Emma Sloan, the 14-year-old girl who died on Dublin’s O’Connell Street after eating a sauce containing nuts, should have been saved by a local pharmacist who refused to inject her with a life saving antidote.
An EpiPen injection would have saved her life but when her desperate mother pleaded with a pharmacist he instead referred her to a local emergency room. She died on the way there. It turns out the pharmacist could have administered an antidote without fear of prosecution.
She had eaten satay sauce with nuts in a Chinese restaurant as her family celebrated Christmas. Her mother rushed her to a local pharmacy on O’Connell Street when she began to have difficulties breathing.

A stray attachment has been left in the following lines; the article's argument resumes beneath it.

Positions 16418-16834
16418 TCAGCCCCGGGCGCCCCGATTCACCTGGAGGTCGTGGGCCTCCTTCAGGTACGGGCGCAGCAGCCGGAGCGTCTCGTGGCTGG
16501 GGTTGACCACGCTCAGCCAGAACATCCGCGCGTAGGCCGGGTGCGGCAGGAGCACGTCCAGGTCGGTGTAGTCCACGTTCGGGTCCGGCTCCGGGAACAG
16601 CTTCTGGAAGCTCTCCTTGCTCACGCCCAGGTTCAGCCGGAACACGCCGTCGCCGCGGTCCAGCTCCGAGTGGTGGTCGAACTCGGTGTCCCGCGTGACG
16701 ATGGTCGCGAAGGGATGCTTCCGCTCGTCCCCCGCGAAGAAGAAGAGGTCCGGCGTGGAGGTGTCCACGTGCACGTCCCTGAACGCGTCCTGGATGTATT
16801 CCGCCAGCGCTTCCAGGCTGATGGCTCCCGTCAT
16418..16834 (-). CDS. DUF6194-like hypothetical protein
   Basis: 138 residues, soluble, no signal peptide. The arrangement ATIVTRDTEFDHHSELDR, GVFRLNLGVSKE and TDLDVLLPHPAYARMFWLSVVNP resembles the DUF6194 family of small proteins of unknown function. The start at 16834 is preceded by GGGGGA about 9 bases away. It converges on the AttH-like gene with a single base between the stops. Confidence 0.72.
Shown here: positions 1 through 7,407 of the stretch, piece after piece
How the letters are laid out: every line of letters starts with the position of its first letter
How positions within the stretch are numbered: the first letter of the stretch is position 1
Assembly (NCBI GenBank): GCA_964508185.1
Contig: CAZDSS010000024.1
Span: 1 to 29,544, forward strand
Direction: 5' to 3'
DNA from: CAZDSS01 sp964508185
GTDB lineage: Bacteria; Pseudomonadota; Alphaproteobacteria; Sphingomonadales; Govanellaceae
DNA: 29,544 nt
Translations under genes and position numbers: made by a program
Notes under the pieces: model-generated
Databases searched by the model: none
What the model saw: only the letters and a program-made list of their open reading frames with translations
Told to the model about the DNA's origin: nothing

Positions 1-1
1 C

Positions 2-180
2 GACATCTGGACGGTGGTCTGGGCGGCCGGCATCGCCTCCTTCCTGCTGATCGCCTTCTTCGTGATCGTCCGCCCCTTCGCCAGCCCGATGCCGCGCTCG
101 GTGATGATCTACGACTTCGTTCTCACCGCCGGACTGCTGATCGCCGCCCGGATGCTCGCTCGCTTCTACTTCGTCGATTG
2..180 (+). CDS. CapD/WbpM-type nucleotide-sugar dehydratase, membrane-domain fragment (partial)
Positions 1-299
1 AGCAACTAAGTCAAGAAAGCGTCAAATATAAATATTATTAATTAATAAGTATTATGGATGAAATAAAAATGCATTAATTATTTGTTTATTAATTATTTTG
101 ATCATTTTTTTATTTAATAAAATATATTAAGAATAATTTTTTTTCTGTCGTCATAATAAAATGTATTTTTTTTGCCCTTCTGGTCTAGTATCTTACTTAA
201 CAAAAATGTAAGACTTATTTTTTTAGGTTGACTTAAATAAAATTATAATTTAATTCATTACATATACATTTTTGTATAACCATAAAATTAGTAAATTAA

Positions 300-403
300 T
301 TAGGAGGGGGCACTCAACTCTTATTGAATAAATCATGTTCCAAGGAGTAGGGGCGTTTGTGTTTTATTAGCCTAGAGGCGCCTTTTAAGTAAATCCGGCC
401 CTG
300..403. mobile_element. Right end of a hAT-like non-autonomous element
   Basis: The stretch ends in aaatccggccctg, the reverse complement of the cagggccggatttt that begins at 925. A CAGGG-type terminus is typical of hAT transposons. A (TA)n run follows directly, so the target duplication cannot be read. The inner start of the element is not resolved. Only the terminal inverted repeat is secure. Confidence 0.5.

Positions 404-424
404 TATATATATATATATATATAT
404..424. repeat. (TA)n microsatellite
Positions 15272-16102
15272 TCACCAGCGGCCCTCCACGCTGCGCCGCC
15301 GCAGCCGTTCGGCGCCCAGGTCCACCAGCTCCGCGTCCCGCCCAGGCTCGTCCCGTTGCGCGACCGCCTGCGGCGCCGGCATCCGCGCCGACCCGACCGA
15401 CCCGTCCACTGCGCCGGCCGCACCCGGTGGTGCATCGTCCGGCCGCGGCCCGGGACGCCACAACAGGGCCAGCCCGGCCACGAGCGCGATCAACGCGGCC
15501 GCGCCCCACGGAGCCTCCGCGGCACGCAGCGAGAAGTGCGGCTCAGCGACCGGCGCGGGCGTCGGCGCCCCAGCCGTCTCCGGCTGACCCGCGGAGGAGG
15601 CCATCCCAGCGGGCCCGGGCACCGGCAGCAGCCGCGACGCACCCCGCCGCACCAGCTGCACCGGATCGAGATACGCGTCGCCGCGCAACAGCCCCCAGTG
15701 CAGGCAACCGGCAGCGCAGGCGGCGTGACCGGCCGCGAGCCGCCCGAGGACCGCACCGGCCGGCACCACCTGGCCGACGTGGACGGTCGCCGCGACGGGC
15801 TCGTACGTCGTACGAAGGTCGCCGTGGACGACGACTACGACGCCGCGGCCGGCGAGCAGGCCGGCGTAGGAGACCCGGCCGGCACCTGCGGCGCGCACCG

In a statement, the Pharmaceutical Society of Ireland offered its sympathy to the family involved. “It would not be appropriate at this time to comment further,” it added.
It transpires that recent regulations permit a pharmacist to supply prescription-only medicines without a prescription in an emergency.
“Emergency supply can be carried out at the request of a patient or at the request of a prescriber,” the guidelines state.
One pharmacist, who did not wished to be named, said he had sympathy for both the family and the pharmacist involved and denied the pharmacist should have acted.
The Irish Independent quoted a pharmacist as saying “Pharmacists are absolutely terrified of exercising our own discretion. There are regulations but in fact, if he issued the EpiPen he would have been acting outside the law.
“I feel terrible for the pharmacist involved and obviously for the family."
The case had sent “shockwaves” through the profession he told the paper.
Where does the term “the luck of the Irish” come from?